Trip reports

Mid-week Walk at RSPB Pulborough Brooks

Mid-week Walk at RSPB Pulborough Brooks
Peter Hambrook

Wednesday, 25 April 2018

Weather: Sunny at first, heavy showers later. 14C

Some thirteen of us visited this reserve so there were plenty of pairs of eyes searching for birds. As I parked my car, chiffchaffs and a song thrush were making their presence heard, along with the usual robins, wrens etc. Having received a briefing from the ladies on Reception, we gathered just outside to scan the reserve from the viewing point where a cuckoo was calling fairly distantly from our left but remained hidden and several lapwings were displaying out on the Brooks.

The upper levels of the reserve were unusually quiet apart from the house sparrows, feral pigeons and white doves, so we made our way down the zig-zag, which also failed to produce the usual blackcaps. From about halfway down we could hear the distinctive song of a nightingale coming from the Fattengates area. This was tracked down to the courtyard  near the shelter and the bird eventually showed itself quite low down in a willow, allowing everyone a good view through telescopes and even binoculars. Several swifts were flying around the tops of the nearby tall oaks while just outside Fattengates a willow warbler was singing well and was eventually spotted at the top of a bush above our heads, while a nuthatch was seen in the oaks here.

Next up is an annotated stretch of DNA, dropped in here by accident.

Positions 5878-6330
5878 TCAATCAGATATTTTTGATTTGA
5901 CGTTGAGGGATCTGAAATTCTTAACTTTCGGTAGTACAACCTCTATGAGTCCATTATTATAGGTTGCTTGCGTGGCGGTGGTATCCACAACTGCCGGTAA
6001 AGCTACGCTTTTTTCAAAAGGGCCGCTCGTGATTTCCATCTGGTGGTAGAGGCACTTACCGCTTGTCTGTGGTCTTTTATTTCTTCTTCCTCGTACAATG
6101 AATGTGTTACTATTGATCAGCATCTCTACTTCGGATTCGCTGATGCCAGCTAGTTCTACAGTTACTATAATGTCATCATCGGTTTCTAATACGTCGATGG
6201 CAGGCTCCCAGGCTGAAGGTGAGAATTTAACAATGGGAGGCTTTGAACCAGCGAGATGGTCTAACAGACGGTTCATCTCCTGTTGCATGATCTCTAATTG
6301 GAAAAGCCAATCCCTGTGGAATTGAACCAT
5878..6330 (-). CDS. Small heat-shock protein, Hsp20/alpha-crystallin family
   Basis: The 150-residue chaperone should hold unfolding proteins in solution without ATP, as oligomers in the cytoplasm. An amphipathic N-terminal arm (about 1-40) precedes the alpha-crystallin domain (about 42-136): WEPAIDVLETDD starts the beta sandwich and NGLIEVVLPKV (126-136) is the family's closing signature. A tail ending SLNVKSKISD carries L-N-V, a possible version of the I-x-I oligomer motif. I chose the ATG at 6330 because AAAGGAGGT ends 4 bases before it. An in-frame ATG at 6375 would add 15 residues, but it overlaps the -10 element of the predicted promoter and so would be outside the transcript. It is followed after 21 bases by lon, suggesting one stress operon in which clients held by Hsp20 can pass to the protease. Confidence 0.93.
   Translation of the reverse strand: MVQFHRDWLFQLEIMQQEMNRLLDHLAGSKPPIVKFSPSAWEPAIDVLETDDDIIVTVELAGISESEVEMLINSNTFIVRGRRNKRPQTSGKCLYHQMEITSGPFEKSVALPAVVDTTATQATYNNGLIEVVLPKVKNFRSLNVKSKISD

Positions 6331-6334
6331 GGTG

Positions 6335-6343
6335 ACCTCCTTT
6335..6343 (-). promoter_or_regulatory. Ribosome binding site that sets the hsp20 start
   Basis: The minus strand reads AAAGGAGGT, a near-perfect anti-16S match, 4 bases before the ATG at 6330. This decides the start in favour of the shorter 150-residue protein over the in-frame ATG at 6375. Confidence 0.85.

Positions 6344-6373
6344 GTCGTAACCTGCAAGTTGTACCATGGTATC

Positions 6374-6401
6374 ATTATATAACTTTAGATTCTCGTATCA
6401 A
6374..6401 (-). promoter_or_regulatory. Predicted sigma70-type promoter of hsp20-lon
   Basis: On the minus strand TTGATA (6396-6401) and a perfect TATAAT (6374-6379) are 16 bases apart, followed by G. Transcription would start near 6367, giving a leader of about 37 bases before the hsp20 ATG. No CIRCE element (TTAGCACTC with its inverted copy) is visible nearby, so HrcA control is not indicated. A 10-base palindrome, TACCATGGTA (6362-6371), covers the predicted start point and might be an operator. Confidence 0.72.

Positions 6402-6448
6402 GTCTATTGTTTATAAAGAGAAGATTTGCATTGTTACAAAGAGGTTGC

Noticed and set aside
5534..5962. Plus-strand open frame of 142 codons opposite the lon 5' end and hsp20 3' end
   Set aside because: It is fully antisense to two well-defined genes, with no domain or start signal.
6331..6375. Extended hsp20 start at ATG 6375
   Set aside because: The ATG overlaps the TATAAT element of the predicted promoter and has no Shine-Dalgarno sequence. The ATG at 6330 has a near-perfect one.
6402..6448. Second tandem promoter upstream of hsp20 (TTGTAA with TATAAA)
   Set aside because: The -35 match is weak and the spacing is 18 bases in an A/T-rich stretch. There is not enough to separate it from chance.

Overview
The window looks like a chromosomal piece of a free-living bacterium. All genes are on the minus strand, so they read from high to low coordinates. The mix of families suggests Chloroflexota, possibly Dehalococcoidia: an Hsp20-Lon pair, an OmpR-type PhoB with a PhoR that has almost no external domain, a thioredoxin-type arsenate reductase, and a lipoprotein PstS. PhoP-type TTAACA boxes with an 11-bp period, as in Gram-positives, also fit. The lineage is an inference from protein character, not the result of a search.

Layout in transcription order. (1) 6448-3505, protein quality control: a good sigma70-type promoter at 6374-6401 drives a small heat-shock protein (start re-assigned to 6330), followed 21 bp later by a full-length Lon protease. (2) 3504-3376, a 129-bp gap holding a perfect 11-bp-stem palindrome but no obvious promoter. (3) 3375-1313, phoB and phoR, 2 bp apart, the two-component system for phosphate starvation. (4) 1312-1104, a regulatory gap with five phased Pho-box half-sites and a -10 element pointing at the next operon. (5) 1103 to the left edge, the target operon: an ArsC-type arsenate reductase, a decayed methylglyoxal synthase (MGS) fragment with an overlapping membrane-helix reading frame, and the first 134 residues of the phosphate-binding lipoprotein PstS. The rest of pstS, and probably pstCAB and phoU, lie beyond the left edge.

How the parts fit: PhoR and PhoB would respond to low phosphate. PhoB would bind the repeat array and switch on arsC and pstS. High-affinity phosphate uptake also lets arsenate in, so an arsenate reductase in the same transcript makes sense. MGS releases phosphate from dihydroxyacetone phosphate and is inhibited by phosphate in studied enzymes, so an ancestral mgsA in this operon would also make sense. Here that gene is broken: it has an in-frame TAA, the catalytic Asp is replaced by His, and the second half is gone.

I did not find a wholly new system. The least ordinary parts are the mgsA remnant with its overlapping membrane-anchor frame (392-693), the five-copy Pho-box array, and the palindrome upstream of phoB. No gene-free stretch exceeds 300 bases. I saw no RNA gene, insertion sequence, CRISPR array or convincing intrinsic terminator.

As usual, we decided to do a clock-wise circuit of the main reserve so the next stop was at the West Mead hide where there was quite a bit of activity. A pair of Egyptian geese was escorting their young brood to areas where they could feed and the male was driving away even non-threatening species like a male gadwall and a pair of shelducks to clear the area for them. Not considered a threat were a couple of common sandpipers, a redshank and a pied wagtail.

Next up was the Winpenny hide which was fairly quiet but produced a reed bunting, several distant buzzards, a kestrel, a pair of swans, a little egret and a wader which looked like a curlew but was too far away to be certain. Rooks and jackdaws were busy in the fields inside the circuit and en route to 'Adder Alley' we had a brief glimpse of a red kite passing over. A second nightingale was singing here but quite distantly, so we moved on to the Hanger Viewpoint. Out on the Brooks we could see swallows, sand martins and house martins hunting over the water, numerous teal, a single female wigeon, a couple of avocets, a black-tailed godwit and a black-winged stilt, while a whitethroat sang from the bushes below the viewpoint and linnets and long-tailed tits moved amongst them. A blackcap also started singing and eventually showed itself a short distance away. We then heard some of the regulars say that the whimbrels had arrived, and sure enough three of them were sharing a pool with some black-headed gulls.

By this time the shower clouds were starting to look threatening - time to head for Nettley's hide, which we reached just as the rain started. This hide didn't provide anything that was new, so as it was lunchtime, those of us with sandwiches decided it was time to tuck-in, while those without waited for the rain to stop and headed back to the Visitor Centre. As the weather was showing no sign of improving, we abandoned any thought of after-lunch activity and headed for home after a very rewarding visit.